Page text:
Tuesday, January 1, 2008

I. Introduction
II. Cultural Backdrop—Sports and the Decade of the 1960’s
III. The Commerce Flash
IV. Big Red Machine
V. Before America’s Team
VI. A Modern Day Superman
VII. Feeding the Monster
VIII. Hurricane Alert in Tulsa
IX. Titans in our Midst
X. Tulsa Youth Sports
XI. Jewel in Chandler
XII. Heroes in the Heartland
XIII. Retrospective


Oklahomans have a rich history in sports dating back to arguably the greatest athlete of all time, Jim Thorpe, who excelled in multiple sports including baseball, football and the Olympics in the early years of the century. The Waner Brothers, Paul and Lloyd, “Big Poison and Little Poison,” were stellar baseball players in the early 20’s for the Pittsburgh Pirates and hailed from Harrah. McAlester’s “Wild Horse of the Osage” Pepper Martin teamed with the Dean brothers, Dizzy and Paul, to lead the St. Louis Cardinals “Gashouse Gang” to major league baseball championships in the 1930’s and 1940’s. Carl Hubbell, a Meeker farm boy, made All-Star history by striking out five future Hall-of-Famers in a row, Babe Ruth, Lou Gehrig, Jimmy Foxx, Al Simmons and Joe Cronin in the 1934 game. “Super Chief” Allie Reynolds hailed from Bethany and would star on six world championship teams with the New York Yankees in the late 1940’s and early 1950’s. And, Hartshorne’s Warren Spahn was the winningest left-handed pitcher in Major League history from 1949 to 1963. In basketball, legendary coach Henry Iba won back-to-back National Championships at Oklahoma A & M in the mid-40’s. And, in football, Glenn Dobbs would have success at the University of Tulsa in the 1940’s as an athlete and would later return as a successful coach and athletic director in the 1960’s leading the Golden Hurricane to national prominence.

However, many Oklahomans will agree that the state’s modern-day sports history came of age shortly after World War II with the success of the University of Oklahoma Sooners football program in the 1950’s. This history was championed by University President George Lynn Cross’ mandate to field a successful football program to give the state and its citizens an identity and pride to erase the states’ dustbowl perceptions. And, it was created by Head Coach Bud Wilkinson’s phenomenal success in the 1950’s at OU. Sports has been a focal point of state pride for several generations of Oklahomans ever since.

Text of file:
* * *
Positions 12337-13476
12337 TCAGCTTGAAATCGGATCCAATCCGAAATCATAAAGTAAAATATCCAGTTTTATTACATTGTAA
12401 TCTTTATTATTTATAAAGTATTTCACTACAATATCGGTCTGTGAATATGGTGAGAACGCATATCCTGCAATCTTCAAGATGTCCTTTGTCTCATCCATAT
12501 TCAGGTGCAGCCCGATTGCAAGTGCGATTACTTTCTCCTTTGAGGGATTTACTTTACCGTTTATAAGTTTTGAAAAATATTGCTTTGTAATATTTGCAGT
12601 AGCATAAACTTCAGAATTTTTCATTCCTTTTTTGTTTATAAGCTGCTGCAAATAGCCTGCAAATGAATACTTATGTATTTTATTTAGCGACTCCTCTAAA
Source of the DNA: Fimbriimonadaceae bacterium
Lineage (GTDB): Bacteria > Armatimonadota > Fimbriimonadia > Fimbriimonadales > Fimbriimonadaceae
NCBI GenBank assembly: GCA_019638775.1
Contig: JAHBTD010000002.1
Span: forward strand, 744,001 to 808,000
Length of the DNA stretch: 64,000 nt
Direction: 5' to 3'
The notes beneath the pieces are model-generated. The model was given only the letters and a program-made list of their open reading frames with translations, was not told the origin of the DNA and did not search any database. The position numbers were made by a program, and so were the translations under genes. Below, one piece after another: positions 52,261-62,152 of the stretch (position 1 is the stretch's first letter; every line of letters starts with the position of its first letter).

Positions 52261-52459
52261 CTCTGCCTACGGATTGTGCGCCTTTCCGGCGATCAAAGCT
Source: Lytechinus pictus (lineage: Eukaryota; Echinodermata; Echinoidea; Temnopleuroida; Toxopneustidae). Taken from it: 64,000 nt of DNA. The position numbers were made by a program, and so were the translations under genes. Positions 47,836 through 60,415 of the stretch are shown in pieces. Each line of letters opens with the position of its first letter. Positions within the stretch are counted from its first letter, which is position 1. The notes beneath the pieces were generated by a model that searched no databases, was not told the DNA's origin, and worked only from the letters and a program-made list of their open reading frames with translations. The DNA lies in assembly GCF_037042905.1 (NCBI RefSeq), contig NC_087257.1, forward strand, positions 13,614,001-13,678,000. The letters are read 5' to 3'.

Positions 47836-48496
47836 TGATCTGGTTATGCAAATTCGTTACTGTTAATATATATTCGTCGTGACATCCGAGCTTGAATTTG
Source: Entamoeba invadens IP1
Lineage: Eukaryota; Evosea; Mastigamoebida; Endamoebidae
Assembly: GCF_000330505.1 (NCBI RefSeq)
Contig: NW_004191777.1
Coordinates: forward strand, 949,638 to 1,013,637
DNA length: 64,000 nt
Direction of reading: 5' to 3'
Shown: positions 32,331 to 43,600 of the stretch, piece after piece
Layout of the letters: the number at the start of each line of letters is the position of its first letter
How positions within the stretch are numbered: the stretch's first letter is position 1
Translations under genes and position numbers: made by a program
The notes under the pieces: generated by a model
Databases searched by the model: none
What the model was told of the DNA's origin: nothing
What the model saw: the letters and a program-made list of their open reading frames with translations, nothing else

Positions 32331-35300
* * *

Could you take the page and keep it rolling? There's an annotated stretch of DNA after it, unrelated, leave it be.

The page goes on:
The advent of sports television in the 1950’s led to an increase in exposure for the states’ sports heroes allowing them to shine on a national level before millions of Americans. Most Oklahomans recall the states’ first notable national sports hero in the new television age, Mickey Mantle, rising to meteoric success starring with the New York Yankees during New York’s Golden Age in the 1950’s and 1960’s. During Mantle’s 18-year career in New York, the Yankees appeared in 12 World Series during his first 14 seasons winning seven titles. Buttressed by the ghosts of Ruth, Gehrig, Cochrane, and Dimaggio, the Mantle-led Yankees became the most successful sports franchise in the world with the flash from Commerce, Oklahoma leading the way. Mantle would be named MVP three times and captured the Triple Crown in 1956. He was elected into the baseball hall of fame in 1973.

Although Mantle’s career began to wind down in the mid-1960’s, the torch had been passed by his retirement in 1969 to another Oklahoman who would have phenomenal success in the big leagues. Johnny Bench began his rookie season in 1968 with the Cincinnati Reds by capturing Rookie of the Year honors. Bench, a catcher from Binger, Oklahoma, would shortly become the foundation of one of baseball’s greatest dynasties—the Big Red Machine. Beginning in 1970, The Reds would appear in four World Series in seven years winning two world championships in back-to-back fashion in 1975 and 1976. Bench would be named league MVP in 1970 and 1972 and World Series MVP in 1976. At his retirement in 1983, Bench was without a doubt regarded as the greatest catcher in modern time. He was elected to the baseball hall of fame in 1989 with 96% of the vote which ranks in the top 10 of all hall of fame votes.